MOSCOW -- Marina Raikin was in tears the day the coup fell apart.
They were tears of relief, but also of foreboding and regret. Russia had gone through three days of pure nerves, three days on the edge, three heartsickening days. And then the crash.
Like so many others, Marina Raikin felt a sudden clarity of mind. Before dusk turned to dark, on the evening of Aug. 21, 1991, she grasped for the first time that what lay ahead was all new.
The coup that shook the Soviet empire and the world one year ago was a long time coming. It could be traced back to a thwarted parliamentary revolt in June, or to Boris N. Yeltsin's accession to the presidency of the Russian Soviet Federated Socialist Republic, or to Mikhail S. Gorbachev's attempts at perestroika, or to events in 1964, or 1956, or 1917 or back beyond that.
But when it happened, it was like a clap of thunder, or a window shattering in a hurricane, flying to shards. There was no going back. Yesterday was history. Today was a beginning.
Marina Raikin sat out the coup. While thousands heeded Mr. Yeltsin's call and gathered at the Russian parliament -- known as the White House -- to stand and defend their newly minted democratic government, she stayed in her apartment. Today she'll spend an hour explaining why. As a mother, she had no right putting herself in danger. The people at the barricades were young and reckless. What were they against tanks and bullets, anyway?
Across Moscow, across the Soviet Union, there were many millions like her. They listened anxiously to Radio Liberty beamed from Europe, they grilled their neighbors for news, and they waited. Most were horrified by the crude grasp the hard-line putschists made for power, but they waited.
Where do responsibility and citizenship begin? Where does acquiescence end?
Today, those questions won't leave Marina Raikin alone.
"At the White House there were a lot of young people. They were free. They didn't have children to be responsible for. I had a child. I was being responsible. I shouldn't go," she says.
She looks up. "On the one hand I believed that. On the other I didn't. What is it, to be responsible? If everybody had thought that way then, life for my child would be worse. We would be leaving him a life under a fascist regime."
She may not have quite understood it during those terrible, overwhelming days, but the choice was hers. She stayed away.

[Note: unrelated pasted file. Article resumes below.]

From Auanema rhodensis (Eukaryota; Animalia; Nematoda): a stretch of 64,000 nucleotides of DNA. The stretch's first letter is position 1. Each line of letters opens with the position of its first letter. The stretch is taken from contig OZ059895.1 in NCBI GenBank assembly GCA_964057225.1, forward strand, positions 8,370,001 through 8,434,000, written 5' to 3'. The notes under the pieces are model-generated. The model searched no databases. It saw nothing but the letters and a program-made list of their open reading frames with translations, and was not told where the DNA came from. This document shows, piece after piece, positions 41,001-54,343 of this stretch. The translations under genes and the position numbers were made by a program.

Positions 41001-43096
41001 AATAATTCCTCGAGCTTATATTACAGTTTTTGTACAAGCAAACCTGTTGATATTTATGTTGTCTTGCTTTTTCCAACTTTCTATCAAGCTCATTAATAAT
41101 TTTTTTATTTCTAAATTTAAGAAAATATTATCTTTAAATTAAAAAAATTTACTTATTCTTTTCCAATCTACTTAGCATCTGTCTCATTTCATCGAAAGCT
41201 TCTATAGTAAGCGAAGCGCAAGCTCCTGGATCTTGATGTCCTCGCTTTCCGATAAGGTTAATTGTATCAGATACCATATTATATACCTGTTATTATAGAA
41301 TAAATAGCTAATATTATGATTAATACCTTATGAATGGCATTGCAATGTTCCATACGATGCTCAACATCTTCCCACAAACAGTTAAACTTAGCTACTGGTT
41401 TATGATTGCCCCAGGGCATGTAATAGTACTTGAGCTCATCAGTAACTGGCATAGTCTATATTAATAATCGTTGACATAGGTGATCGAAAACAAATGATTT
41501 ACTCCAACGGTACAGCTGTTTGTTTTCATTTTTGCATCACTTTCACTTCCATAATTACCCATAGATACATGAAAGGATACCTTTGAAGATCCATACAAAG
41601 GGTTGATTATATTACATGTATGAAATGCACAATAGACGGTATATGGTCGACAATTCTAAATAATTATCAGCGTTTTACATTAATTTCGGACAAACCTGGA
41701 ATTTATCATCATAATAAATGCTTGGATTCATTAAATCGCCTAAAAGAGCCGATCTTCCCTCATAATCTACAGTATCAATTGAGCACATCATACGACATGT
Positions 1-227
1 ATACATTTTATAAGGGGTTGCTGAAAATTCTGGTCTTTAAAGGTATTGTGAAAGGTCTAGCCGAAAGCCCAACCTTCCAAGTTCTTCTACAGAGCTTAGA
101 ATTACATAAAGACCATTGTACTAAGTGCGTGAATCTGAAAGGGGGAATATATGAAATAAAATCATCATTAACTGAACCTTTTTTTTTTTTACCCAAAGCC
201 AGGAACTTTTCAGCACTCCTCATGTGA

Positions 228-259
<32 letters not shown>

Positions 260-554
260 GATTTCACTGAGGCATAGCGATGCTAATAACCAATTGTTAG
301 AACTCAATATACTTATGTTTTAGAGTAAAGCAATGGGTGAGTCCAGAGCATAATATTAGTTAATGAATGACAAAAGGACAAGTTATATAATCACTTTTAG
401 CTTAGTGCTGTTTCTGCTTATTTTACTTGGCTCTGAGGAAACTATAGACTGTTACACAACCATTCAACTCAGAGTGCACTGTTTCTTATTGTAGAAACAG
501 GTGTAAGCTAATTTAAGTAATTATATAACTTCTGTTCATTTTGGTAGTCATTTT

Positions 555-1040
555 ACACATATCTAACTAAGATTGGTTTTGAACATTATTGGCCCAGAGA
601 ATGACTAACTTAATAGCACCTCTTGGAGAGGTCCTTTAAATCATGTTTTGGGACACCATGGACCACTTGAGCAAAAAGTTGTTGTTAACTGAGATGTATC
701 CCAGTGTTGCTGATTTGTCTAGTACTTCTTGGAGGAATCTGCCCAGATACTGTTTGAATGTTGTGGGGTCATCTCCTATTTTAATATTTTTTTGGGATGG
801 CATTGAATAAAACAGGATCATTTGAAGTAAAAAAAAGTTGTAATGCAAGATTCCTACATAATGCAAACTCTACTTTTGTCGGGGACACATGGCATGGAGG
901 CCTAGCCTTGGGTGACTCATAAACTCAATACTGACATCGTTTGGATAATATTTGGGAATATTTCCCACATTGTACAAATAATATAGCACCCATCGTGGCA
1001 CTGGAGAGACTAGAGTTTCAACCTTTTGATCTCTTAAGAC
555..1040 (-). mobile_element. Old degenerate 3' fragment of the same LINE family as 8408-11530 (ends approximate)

Aug. 19, a Monday, began gray and turned colder. A light rain began to fall toward evening and continued intermittently throughout the brief life of the State Committee for the State of Emergency, as the putschists named themselves.
The focus of those days was Moscow. The eyes of the world were on Mr. Yeltsin, in the White House; on the plotters, in the Kremlin; on the troops, of uncertain loyalty, in the streets; and on the crowd of thousands, building barricades from anything at hand on the avenues leading to Mr. Yeltsin's redoubt.
What happened there, in those three days, led to the creation of 15 different nations out of the Soviet Union, to the expulsion of communism from its homeland, to the fanning of bitter, bloody ethnic conflicts throughout the empire, to deep and dangerous economic reform, to the slashing of nuclear arsenals, East and West, to hope and pride, disillusion and doubt, opportunity and despair.
Along the shores of the Baltic and in the mountains of Central Asia, people reclaimed their national birthrights, cast out the Cyrillic signs of Russian domination and took charge of their affairs -- all because of the August showdown in Moscow.
Across Russia, factories are closing now, prices are soaring, and yet so far people are willing to put up with it, willing to bet on the future -- all because of what happened a year ago.
Yet few, even today, want to consider their personal role, want to talk about individual responsibility, about choosing, about guilt. The system that went before was bad. Why did it exist? It was overthrown. Who acted to overthrow it? And who did not?
And what of the future -- who is shaping it?
Maybe these questions are too hard.
Lives of contrast
Marina Raikin met her husband, Andrei, at a party 10 years ago. Leonid I. Brezhnev was first secretary of the Communist Party and president of the Soviet Union. His was a regime marked by cynicism, corruption, decay and brutal intolerance of dissent.
She was 20 at the time; he was 24. She would soon land a job with the in-house newspaper of a large Moscow factory. He was already building a career in radio.
Their life together is a study in contrasts.
Ms. Raikin's father abandoned the family when she was born, and her mother worked all her life as a civilian employee at an army base. Ms. Raikin was the first member of her family to get a university education.
Today she is restless, ambitious, impulsive, creative. She ditched the newspaper job years ago and is a free-lance critic of rock music and sometime concert promoter. She has plans.